DATA DOCTORS

Here’s how to protect your Mac computer from ransomware

Jul 4, 2020, 4:05 AM | Updated: 9:59 am
(Pexels Photo)...
(Pexels Photo)
(Pexels Photo)

Q: Do Mac users need to be worried about ransomware or is it just a Windows problem?

A: Ransomware continues to be one of the most lucrative attacks that cyber-thieves have in their bag of tricks. In 2019, there was a 41% increase in attacks with the associated costs estimated to be in the $7.5 billion range.

While Windows-based computers have always been a much bigger target because there are more potential victims, ransomware specifically targeting MacOS has been around since 2016.

The Newest Threat

A recently discovered threat specifically targeting MacOS users named ‘EvilQuest’ has significantly stepped up the damage it does to victims.

Not only does it encrypt data files and holds them hostage, it also installs a keylogger, tries to steal crypto-currency wallet info and provides the hacker with full remote control of the computer, even if the ransom is paid.

It seems to randomly select files to encrypt that can include critical system files, such as the login keychain. The damage done by this particular malware is so insidious, that the only known way to completely remove the infection to format your entire storage disk and then reload everything from scratch or a clean backup.

Distribution Method

This particular ransomware program was first found hiding inside of another program, allowing it to sneak in when the host program gets installed, kind of like a Trojan Horse.

Although it’s been associated with pirated software downloads so far, there’s nothing to keep the bad guys from exploring other options. Hiding it inside another program makes it much more difficult for traditional signature based anti-virus programs to detect the malware.

You can go to this page on VirusTotal to see which security programs have updated their signatures to specifically detect this code.

As always, it’s best to stick to reputable sites or the Apple App Store for installing any new software program.

Check for Torrent Programs

We know that this is currently being spread through pirated versions of very popular or expensive software programs available on various ‘torrent’ sites, which is a shady part of the Internet.

Specific programs are needed in order to download programs for free from these torrent sites, so it’s a good idea to check your Mac for them, especially if you have kids.

Some of the more popular programs include Folx, qBittorrent, uTorrent, Transmission, Xtorrent, BitTorrent, Vuze, BitLord and FrostWire. You can manually search the Applications folder or use the Spotlight search (the magnifying glass icon in the upper right corner) to see if they exist.

If you find one of these programs on your Mac, it would be advisable to do a thorough security scan of your entire computer and have a discussion about the dangers of torrent downloads with the family member that is using it.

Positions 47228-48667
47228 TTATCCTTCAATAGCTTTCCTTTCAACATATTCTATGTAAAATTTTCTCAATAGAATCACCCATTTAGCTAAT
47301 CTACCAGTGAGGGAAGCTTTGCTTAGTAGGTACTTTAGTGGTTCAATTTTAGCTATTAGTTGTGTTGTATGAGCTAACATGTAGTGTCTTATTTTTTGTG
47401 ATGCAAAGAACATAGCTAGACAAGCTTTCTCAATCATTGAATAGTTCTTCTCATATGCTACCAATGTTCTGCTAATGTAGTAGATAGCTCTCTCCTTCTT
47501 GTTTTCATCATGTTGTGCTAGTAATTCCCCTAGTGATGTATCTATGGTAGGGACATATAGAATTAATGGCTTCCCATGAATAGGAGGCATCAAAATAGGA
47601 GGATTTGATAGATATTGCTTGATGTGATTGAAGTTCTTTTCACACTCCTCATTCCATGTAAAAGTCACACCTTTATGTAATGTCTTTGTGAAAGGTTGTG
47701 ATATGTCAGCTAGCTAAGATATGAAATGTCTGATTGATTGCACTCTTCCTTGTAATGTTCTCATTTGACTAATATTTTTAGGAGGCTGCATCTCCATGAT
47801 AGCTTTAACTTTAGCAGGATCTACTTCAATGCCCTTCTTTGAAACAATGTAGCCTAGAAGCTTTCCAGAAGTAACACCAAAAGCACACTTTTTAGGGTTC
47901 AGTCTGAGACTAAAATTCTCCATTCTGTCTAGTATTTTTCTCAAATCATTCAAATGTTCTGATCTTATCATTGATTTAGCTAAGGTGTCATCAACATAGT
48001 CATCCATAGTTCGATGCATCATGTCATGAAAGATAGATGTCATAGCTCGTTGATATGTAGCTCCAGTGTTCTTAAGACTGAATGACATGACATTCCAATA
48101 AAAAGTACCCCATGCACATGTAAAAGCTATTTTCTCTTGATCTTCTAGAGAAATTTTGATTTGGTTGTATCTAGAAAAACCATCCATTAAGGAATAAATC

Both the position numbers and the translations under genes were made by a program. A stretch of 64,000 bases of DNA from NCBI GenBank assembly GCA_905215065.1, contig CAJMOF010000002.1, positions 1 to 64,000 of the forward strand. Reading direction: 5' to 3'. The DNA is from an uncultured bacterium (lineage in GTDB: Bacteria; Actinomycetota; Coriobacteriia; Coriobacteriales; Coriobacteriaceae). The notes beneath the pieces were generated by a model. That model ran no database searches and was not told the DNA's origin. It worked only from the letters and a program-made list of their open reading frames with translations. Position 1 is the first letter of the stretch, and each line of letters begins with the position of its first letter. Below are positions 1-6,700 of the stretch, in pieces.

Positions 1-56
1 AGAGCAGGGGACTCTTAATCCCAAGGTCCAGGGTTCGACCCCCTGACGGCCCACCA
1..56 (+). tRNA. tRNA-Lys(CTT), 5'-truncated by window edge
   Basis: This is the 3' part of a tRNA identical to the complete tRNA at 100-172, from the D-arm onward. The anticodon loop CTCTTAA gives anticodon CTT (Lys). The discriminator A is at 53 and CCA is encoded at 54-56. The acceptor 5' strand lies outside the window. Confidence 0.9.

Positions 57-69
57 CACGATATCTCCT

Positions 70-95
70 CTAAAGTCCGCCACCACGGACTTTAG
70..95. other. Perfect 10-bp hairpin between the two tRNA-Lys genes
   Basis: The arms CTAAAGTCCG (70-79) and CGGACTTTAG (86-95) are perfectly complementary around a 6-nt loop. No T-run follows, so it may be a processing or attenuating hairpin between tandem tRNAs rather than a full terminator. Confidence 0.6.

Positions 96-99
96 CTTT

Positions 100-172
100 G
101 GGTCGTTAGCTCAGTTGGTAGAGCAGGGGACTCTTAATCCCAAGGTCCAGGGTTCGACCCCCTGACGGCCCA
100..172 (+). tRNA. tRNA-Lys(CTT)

The Best Protection

No matter which ransomware strain hits you, your choices are either to pay the ransom or lose the files forever, unless you have a detached or off-site backup.

Anything attached to your computer such as an external hard drive or USB drive will be locked down by the malware, which is why online backups are very effective against this growing threat.

Data Doctors

(Pixabay Photo)...
Data Doctors

Here’s how to get into geocaching, an outdoor and virtual treasure hunt

If you love the outdoors and treasure hunting or want a high-tech way to get the kids outside, geocaching is worth checking out.
1 day ago
(Pexels Photo)...
Ken Colburn, Data Doctors

Ways to find out if your smartphone has malware

Malicious software (aka malware) and malicious apps, are the biggest threat to both iOS and Android devices.
8 days ago
(Unsplash Photo)...
Ken Colburn, Data Doctors

A variety of tech makes deleting internet cookies a waste of time

The most common way your behavior is tracked is through the use of cookies, which are small text files that are placed in your computer with information about your online activities. Now there's fingerprinting.
15 days ago
(Pexels Photo)...
Data Doctors

Here are things to consider when buying a USB turntable

Here are a few things to look for if you're in the market for a record player.
22 days ago
(Pexels Photo)...
Data Doctors

Are cashback websites safe to use or are they a scam?

A good dose of skepticism will serve you well as it pertains to rewards-based websites but the good news is that there are many very legitimate resources that you can use when you make online purchases using cashback sites.
29 days ago
(Pexels Photo)...
Ken Colburn, Data Doctors

Explaining the ins and outs of shooting digital pictures in RAW format

The RAW format for digital photos is generally preferred by professional photographers because it provides a much larger palette to work with when it comes to editing the image.
1 month ago
Here’s how to protect your Mac computer from ransomware